A deadline is approaching and not for homework or midterms.
March 31 marks the last day to arrange for qualifying medical insurance under the Affordable Care Act. After that, people get slapped with a fee and still have to pay any medical bills out of pocket.
The fee is called the “individual responsibility payment” and it’s aimed at discouraging those without medical insurance from remaining uninsured, according to Healthcare.gov.
Since it’s currently illegal to refuse emergency care to anyone, those with serious medical needs and no insurance to pay for preventative care wind up waiting until their condition is bad enough to admit them to the emergency room. As well as being inherently unsafe, this can lead to incredibly hefty bills and even bankruptcy for the person receiving care. And, when they go unpaid, they result in higher costs from insurance premiums to tax hikes for everyone else. There are some free organizations, like The Lifesavers Foundation (lifesaversfoundation.org), who offer a free mobile medical service to those in need. However, it’s not feasible for everyone without insurance to rely on services like these to seek medical help.
However, this fee doesn’t actually solve the problem of people remaining uninsured. Rather, it just levels a new expense on people who usually can’t afford insurance in the first place, while giving them no coverage in the event of illness or accidents.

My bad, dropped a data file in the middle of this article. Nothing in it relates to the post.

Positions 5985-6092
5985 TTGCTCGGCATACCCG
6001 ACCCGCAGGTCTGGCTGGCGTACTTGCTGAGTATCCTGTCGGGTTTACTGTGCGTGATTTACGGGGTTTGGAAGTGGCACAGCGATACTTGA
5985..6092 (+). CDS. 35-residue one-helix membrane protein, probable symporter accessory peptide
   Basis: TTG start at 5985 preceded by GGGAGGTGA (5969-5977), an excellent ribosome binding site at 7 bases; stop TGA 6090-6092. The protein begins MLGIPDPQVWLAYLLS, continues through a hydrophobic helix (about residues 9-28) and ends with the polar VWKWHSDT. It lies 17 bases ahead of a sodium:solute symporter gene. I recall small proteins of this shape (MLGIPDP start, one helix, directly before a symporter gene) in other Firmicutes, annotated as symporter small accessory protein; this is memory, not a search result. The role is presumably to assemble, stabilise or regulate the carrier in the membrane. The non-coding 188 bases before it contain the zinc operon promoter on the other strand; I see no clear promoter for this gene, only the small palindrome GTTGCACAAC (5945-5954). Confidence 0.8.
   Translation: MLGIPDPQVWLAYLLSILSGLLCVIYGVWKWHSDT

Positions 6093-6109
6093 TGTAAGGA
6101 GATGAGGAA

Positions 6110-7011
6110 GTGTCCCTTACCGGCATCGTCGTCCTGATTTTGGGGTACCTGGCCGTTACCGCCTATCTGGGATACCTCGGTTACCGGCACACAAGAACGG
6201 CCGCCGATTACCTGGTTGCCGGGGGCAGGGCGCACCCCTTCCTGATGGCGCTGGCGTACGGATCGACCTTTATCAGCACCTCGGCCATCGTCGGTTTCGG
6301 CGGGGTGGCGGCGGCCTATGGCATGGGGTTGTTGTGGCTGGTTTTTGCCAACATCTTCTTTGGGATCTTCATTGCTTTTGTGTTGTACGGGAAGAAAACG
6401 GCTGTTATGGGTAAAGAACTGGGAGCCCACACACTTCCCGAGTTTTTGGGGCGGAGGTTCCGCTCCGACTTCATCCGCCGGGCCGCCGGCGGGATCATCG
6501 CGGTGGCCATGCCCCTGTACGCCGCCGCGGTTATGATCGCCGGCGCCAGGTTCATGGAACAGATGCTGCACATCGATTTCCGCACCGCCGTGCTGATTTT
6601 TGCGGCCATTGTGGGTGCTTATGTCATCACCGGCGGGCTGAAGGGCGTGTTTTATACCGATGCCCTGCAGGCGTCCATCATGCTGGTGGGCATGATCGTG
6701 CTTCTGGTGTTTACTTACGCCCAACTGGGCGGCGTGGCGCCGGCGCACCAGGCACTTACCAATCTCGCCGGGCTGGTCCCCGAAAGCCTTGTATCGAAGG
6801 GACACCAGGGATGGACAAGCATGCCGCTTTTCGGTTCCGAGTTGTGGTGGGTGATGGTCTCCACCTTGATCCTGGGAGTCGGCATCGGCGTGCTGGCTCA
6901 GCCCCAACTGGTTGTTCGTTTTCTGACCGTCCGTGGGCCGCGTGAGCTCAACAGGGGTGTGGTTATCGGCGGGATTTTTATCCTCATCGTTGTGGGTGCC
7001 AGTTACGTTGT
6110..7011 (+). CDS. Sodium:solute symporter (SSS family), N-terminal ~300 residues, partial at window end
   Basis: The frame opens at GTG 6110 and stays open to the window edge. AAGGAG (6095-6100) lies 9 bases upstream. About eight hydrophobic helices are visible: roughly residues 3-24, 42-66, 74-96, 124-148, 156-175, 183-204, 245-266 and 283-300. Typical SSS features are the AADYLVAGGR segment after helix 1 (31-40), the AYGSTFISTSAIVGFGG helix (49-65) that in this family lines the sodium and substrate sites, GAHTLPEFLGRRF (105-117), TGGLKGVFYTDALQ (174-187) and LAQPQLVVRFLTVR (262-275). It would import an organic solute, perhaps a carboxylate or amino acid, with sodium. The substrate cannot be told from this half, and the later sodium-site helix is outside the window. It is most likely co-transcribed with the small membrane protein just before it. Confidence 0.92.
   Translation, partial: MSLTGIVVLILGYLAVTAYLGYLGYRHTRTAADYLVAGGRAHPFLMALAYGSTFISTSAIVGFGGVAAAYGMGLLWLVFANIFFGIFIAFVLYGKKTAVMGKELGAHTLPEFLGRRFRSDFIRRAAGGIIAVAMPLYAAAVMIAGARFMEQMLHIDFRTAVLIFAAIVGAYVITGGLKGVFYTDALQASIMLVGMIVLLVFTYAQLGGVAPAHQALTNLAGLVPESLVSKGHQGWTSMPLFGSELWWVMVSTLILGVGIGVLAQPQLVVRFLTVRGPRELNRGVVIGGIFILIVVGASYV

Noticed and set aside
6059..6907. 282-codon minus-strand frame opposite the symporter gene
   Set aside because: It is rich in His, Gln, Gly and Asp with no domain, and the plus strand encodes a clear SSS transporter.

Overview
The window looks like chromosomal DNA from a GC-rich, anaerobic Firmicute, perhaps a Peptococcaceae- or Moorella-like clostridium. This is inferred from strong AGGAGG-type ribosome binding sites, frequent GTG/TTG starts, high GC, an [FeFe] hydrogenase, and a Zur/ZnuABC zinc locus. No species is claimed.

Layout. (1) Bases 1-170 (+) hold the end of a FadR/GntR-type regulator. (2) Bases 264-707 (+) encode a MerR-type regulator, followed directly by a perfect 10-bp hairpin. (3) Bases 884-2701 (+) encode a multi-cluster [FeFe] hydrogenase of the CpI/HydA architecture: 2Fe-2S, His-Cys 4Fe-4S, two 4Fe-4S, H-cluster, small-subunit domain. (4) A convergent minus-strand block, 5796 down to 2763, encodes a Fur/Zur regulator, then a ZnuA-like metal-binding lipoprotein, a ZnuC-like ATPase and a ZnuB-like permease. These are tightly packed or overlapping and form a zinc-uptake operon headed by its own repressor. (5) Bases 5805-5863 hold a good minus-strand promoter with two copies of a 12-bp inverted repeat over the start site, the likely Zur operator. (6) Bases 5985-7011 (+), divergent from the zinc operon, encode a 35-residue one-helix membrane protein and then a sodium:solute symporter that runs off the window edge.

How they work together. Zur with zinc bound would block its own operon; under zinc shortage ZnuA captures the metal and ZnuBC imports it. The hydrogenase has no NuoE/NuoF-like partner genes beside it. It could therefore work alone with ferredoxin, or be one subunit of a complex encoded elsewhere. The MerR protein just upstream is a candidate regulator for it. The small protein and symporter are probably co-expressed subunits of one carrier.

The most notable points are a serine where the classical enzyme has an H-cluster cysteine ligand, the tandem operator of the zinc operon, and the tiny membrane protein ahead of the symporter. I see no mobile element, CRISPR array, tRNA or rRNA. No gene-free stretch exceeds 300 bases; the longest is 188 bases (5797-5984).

The simple solution is for America’s 45 million uninsured adults to enroll in qualifying medical insurance, including but not limited to: private plans, Medicare, Medicaid, CHIP, Tricare and Obamacare.
For those who cannot afford it, though, or for those who are unaware of their insurance options, the fee charges at least 95 dollars per person this year, and it goes up significantly for 2015 and after.
The fees would be tracked and enforced by the IRS, according to an article by Jennifer Davidson: “The Penalty Fee for Not Having Health Insurance in 2014: How Much Is It and Who’s Exempt?” For those with insurance, there will be a new form required as proof when tax season comes around. For those who do not have it, there will be yet another charge for the IRS to garnish wages.
Though lack of coverage is a problem in America, this seems like an inadequate solution and a blatant plug for Obamacare. The argument for or against nationalized healthcare is an unnavigable abyss on both sides. But this fee, as part of the Affordable Care Act, doesn’t stop taxpayers and insured households from bearing the burden of expensive medical treatment for the uninsured. It simply penalizes people for being uninformed or unable to pay.
There are other solutions that could be applied. Preventative care is possibly the most effective way of minimizing massive healthcare costs and incentives could be given to care buyers and insurers alike to make these services more available.
Similarly, tax breaks and other forms of incentives could be given to businesses to extend insurance to part-time employees, offsetting the costs businesses face by their own fees and penalties under the new healthcare legislation.
As it stands, however, this fee appears to be nothing more than an ill-thought-out way of making the Affordable Care Act appear more successful, at steadily increasing costs to taxpayers.